With a staggering number of international musical acts streaming to Israel, does anyone even remember BDS?
The variations on “Hava Nagila” and “Hatikva” – two “Jewish” songs that foreigners most often associate with Israel – are going to be stretched to their limits over the next few months, as the onslaught of international artists performing at local venues rises to a crescendo.
That quaint obsession has turned into a clichéd but almost obligatory requirement for many visiting bands and artists from the US and Europe, and is a source of pride for concert-goers. But the musicians in question often come away from their experience in Israel with considerably less anachronistic, more vibrant impressions.
“Most of the artists that come here leave as goodwill ambassadors for Israel,” says Guy Beser, the CEO of Bluestone Entertainment, one of the country’s leading concert promotion companies.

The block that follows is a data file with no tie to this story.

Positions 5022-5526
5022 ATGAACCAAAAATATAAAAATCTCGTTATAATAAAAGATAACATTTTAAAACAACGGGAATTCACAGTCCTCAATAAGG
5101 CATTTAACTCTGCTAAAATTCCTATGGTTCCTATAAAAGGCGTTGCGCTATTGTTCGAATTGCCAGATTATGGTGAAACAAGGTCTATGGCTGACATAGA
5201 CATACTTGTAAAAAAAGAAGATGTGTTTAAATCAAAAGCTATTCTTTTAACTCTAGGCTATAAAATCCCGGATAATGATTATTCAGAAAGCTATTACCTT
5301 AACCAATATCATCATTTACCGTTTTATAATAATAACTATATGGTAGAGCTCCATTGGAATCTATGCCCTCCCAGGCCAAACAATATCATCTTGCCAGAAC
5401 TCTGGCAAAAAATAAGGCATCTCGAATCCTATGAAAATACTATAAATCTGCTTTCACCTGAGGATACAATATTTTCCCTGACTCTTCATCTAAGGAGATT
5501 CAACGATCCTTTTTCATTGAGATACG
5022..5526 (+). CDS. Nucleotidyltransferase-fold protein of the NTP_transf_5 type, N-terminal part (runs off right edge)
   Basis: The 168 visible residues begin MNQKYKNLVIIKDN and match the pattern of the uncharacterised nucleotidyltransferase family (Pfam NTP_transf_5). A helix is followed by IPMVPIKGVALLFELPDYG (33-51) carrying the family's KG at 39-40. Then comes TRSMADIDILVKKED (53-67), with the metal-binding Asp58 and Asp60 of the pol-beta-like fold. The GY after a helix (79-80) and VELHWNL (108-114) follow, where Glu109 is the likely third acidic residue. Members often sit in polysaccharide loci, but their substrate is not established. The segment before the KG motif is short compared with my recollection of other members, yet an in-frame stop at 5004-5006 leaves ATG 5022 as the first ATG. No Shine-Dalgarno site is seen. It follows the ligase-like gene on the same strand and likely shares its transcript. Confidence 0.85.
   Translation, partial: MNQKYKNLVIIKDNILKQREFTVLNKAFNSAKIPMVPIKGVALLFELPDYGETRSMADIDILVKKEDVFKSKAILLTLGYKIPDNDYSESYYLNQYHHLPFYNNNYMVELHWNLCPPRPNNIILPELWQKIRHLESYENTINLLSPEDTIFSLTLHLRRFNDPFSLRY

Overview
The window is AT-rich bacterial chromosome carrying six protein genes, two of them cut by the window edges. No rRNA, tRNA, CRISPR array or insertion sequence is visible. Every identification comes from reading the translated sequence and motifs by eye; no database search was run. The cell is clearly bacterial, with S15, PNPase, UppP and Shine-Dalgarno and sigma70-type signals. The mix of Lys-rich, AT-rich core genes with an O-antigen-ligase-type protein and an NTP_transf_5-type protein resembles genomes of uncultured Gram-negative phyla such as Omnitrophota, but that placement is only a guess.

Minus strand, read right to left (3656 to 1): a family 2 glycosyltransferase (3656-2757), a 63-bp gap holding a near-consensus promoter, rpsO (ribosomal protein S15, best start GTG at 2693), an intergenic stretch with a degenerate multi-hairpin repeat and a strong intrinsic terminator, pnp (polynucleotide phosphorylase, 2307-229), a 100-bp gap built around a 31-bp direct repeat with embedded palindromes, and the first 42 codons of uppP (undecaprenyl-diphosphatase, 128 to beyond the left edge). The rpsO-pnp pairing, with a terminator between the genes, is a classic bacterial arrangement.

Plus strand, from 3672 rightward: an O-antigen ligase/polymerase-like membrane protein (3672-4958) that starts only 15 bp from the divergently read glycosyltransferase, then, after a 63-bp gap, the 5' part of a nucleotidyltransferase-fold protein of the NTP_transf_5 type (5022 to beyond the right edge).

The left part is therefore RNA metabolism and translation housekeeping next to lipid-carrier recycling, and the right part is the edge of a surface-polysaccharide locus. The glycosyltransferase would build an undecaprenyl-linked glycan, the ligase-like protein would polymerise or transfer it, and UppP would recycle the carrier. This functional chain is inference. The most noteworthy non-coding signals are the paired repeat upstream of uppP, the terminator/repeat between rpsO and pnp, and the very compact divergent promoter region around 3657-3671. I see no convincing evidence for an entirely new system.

“They feel the warmth of the audience and of the people. We take them to the North, the Dead Sea and Jerusalem, and they fall in love with the country. And when they stay and perform in Tel Aviv, they immediately understand that the country is nothing like they expected. After experiencing the real reality of Israel, they leave with a different impression. And the artists talk to each other and the managers talk to each other.”
Beser – who together with his partners in Bluestone, including Madonna’s Israel-born manager, Guy Oseary, has previously brought Bon Jovi, Backstreet Boys and Enrique Iglesias to Israel – has an action-packed summer ahead, with shows by Aerosmith (May 17), Britney Spears (July 3) and Guns ‘n’ Roses (July 15). They’ve joined a thriving industry full of veterans like Shuki Weiss who have been importing entertainment to Israel for decades, including some of the world’s top entertainers like Paul McCartney, Elton John, The Rolling Stones and Madonna.